Ruby Paurom, the scriptwriter of “Halo Halo Tayo”, explained that Yenko’s framework was relevant to her writing process as it gave her the fertile ground for weaving the story together. It was an otherworldly experience that, for lack of a better term, made her “grow arms and legs.”
“It provided windows of understanding to who we are as Filipinos… These [nine archetypes] are very distinct energies of ourselves as Filipinos,” said Paurom. “This [musical] has about nine distinct characters so it’s very challenging, how do I wrap it up?”
Paurom pointed out that the narratives of the nine characters in the musical were inspired by real life stories of friends and loved ones, tackling unique experiences that the viewers themselves may be able to relate to. Moreover, Paurom applied the Greek chorus, which the Greek playwrights used in the olden times to make the story come together.
“This Greek chorus embodied subconscious thoughts which are very much in the Jungian study,” she said. “Carl Jung’s work [was] very much anchored on mythology, and Greeks are very big on mythology.”
From theory to sensibility and praxis
The concept of archetypes and the collective unconscious may seem overwhelming, if not quite esoteric, for those who aren’t well-versed with Jungian psychology. Paurom, however, shared that the professionals behind the CJCC go to great lengths in making these concepts graspable, such as constructing modules and applying them into situational and relatable cases.
“Halo Halo Tayo”, in itself, is a lofty attempt to bridge that gap between the abstruse and what is intelligible, from academia to the commoner, in a scholarly, but laymanized fashion.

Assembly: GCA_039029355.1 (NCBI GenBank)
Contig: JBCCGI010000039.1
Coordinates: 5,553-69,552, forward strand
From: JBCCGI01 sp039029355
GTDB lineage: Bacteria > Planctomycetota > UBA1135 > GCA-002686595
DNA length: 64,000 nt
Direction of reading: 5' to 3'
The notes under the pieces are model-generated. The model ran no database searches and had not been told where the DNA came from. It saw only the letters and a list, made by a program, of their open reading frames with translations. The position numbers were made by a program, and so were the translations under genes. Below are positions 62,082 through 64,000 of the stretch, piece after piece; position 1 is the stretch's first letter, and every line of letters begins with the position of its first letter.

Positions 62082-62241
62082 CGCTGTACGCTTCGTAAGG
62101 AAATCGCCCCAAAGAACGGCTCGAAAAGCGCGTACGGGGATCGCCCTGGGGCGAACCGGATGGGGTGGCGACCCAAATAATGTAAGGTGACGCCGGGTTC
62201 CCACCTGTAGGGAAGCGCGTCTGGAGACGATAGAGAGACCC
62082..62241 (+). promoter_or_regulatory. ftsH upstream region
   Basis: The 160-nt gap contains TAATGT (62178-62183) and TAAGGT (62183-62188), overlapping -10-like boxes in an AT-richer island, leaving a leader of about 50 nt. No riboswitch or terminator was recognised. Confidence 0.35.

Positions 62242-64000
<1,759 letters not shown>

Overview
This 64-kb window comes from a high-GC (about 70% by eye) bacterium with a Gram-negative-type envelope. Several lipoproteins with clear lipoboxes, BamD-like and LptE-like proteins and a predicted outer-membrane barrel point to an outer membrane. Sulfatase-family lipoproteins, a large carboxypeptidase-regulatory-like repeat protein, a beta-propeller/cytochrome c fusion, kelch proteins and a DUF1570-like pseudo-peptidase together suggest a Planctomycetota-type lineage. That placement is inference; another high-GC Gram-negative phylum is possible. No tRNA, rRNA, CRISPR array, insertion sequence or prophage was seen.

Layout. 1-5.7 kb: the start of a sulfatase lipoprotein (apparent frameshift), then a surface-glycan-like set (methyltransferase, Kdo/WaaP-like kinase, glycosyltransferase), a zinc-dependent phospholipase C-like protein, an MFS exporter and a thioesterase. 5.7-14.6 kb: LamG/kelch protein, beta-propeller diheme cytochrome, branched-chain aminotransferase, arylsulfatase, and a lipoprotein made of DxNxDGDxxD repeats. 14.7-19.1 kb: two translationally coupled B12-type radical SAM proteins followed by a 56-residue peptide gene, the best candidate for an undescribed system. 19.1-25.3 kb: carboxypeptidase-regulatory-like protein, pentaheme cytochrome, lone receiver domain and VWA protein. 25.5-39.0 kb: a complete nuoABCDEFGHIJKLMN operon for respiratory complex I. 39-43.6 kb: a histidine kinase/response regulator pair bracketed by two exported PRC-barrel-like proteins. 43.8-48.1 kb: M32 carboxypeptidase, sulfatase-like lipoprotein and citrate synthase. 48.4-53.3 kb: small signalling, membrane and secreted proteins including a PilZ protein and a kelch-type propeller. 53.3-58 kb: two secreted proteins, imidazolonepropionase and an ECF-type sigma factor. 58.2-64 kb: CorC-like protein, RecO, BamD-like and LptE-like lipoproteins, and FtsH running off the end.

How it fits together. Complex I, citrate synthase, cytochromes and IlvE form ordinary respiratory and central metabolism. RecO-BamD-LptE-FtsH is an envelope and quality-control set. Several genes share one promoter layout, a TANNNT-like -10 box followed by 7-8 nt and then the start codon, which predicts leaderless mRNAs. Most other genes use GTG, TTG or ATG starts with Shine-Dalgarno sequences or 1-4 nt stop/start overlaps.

Roco also added that “Halo Halo Tayo” is their way of making a change in society, perhaps no matter how big or small, from the corner where they stand.
“We are working towards social transformation, that’s what we all want. But here, the assumption is we all have our ‘gold.’ We have not taken care of our ‘gold’ with all this wounding, so the message is if we want social transformation, let’s dig up and claim that ‘gold,’” Roco said.
Meanwhile, Yenko argued that the Warrior archetype Filipinos embody has been far overused — and it’s a sensible insight when one tries to perceive how far Philippine society has come and how far it has yet to go. Perhaps it’s just about time the Filipino tapped into the rest of its potential by harnessing the other archetypes within them.
“The Warrior archetype, that’s already gasgas (overused),” Yenko said. “It is still needed, but we are not tapping the full richness of our capabilities. [Filipinos] are not just Warriors, we are beyond [that]. My battlecry has always been the Artist. The Artist is the next hero. The creative process is gonna be the next heroic process apart from that Warrior battlecry which is the heroic process [we] know. But for me it’s the Artist, the creativity of the Artist.”
It’s a daunting challenge to do away with the old and look inward in search of something new, something untried. But it wouldn’t be so formidable if only people weren’t so afraid to explore the depths of their self, and realize that there is more power to them than what they initially know.
This is the aim of “Halo Halo Tayo”, a community musical that first started off with friends unassumingly throwing ideas inside a moving van before eventually transforming into a pursuit of social change through an unorthodox, self-reflective approach.
Such aspiration in unsheathing the enigma behind archetypes is noteworthy, more so as it is in the intention of better understanding the Filipino as an individual and as a whole. And yet, no one else apart from the members of CJCC seem to be making such unflinching attempts. Clearly, it’s a combustion of varied energies from the intricacies of being; one that goes depths below depths into the unconscious, an animating principle that, upon further examination, only reveals an unstoppable and undeniable force. JB